Daily Management Review

Following China’s Slow Growth Data, IMF Cuts Global Growth Forecast


Following China’s Slow Growth Data, IMF Cuts Global Growth Forecast
Following new figures from Beijing that showed that the Chinese economy grew at its slowest rate in a quarter of a century in 2015, the International Monetary Fund cut its global growth forecasts for the third time in less than a year on Tuesday.
A sharp slowdown in China trade and weak commodity prices that are hammering Brazil and other emerging markets were cited by IMF as reasons to back its forecast.
The global economy would be down by .02 percent from the last forecast in October, the IMF predicted that the world economy would grow at 3.4 percent in 2016 and 3.6 percent in 2017. Short-term demand should be bolstered in some way by policy makers, IMF said.

Representing a sharp slowdown from 2015, the IMF maintained its previous China growth forecasts of 6.3 percent in 2016 and 6.0 percent in 2017.
In a year in which the world's second biggest economy endured huge capital outflows, a slide in the currency and a summer stock market crash, China reported that growth for 2015 hit 6.9 percent.
As investors anticipated greater efforts by Beijing to spur growth after the China data was released, shares in Europe and Asia rose and the dollar gained.
While weaker-than-expected Chinese imports and exports were weighing heavily on other emerging markets and commodity exporters, a steeper slowing of demand in China remained a risk to global growth, IMF noted.
"We don't see a big change in the fundamentals in China compared to what we saw six months ago, but the markets are certainly very spooked by small events there that they find hard to interpret," IMF economic counsellor Maurice Obstfeld said in a videotaped statement.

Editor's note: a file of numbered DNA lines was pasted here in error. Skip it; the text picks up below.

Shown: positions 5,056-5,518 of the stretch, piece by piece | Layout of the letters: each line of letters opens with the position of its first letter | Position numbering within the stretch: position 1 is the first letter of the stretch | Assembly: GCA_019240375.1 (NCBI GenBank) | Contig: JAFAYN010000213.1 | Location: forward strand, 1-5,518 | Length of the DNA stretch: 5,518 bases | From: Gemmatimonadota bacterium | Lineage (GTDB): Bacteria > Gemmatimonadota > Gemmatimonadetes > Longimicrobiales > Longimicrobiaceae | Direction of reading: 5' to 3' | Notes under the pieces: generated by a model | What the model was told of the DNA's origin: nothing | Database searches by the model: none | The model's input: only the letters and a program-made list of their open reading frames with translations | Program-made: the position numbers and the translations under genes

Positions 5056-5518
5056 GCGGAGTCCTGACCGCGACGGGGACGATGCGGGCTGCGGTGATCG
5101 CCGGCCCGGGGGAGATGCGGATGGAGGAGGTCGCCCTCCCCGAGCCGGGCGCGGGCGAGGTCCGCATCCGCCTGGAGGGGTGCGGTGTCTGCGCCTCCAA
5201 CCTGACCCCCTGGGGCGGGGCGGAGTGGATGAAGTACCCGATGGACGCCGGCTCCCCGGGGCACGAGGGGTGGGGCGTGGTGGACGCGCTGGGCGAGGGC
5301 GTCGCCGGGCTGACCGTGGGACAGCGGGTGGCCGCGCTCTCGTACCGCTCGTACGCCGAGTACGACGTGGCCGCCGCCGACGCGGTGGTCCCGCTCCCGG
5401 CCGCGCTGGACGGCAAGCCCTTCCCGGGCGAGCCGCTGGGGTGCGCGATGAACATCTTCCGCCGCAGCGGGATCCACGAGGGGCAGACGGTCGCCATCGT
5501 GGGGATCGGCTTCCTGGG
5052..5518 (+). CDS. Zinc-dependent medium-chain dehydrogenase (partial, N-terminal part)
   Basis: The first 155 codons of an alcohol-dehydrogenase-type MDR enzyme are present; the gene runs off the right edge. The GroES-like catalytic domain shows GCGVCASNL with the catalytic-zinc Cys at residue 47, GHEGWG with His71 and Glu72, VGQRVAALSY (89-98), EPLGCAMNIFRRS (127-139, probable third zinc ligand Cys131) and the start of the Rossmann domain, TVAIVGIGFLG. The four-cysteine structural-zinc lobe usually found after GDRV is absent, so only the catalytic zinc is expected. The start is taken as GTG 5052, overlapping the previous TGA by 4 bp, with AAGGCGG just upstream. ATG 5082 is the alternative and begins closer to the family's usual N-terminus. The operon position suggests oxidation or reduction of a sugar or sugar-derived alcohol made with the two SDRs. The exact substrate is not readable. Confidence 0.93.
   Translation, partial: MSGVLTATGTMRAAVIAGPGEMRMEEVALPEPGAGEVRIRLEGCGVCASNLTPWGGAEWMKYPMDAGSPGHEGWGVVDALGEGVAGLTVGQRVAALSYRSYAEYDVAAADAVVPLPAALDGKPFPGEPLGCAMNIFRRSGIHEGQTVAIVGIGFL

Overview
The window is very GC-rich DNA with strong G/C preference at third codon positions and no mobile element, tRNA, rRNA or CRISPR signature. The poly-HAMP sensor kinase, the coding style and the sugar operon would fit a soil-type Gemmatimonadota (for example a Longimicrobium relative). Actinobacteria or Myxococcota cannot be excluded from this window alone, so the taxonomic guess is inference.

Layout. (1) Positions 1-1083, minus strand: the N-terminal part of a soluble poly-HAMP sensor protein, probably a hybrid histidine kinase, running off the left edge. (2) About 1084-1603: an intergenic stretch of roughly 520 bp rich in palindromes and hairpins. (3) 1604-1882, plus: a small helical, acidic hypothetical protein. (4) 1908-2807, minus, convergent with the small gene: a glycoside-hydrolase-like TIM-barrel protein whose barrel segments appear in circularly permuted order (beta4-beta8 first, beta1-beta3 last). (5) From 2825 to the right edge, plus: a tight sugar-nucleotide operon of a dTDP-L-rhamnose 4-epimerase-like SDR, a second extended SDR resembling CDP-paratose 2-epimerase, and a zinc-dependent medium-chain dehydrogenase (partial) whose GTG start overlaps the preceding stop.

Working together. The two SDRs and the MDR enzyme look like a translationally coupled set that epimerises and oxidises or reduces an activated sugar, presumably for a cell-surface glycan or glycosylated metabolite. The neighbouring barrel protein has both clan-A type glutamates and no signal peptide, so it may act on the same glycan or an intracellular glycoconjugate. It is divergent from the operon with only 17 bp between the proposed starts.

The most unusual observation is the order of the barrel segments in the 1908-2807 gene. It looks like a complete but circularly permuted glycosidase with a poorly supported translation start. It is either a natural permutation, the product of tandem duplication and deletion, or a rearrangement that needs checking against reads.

The IMF however believes that the global financial markets seemed to be overreacting to falling oil prices and the risk of a sharp downturn in China. It was critical that China is clear about its overall economic strategy, including its currency, Obstfeld also said.
"It's not a stretch to suggest that (markets) may be reacting very strongly to rather small bits of evidence in an environment of volatility and risk aversion," Obstfeld said at a news conference.
"The oil price puts stresses on oil exporters ... but there is a silver lining for consumers worldwide, so it's not an unmitigated negative," Obstfeld added.
The probability of a global recession this year was as high as 20 percent in a worst case scenario, U.S. investment bank Morgan Stanley said.
The main risks that are faced by the world economy in 2016 are the soft consumer demand in the United States and Japan and weakness in emerging markets due to worries over plunging oil and commodity prices and capital outflows from China.
A growth below the roughly 2.5 percent needed for the world economy to keep up with an expanding population is loosely defined as a global recession.  
As dollar strength weighs on manufacturing and lower oil prices curtail energy investment, the outlook for an acceleration of U.S. output was dimming, the IMF said.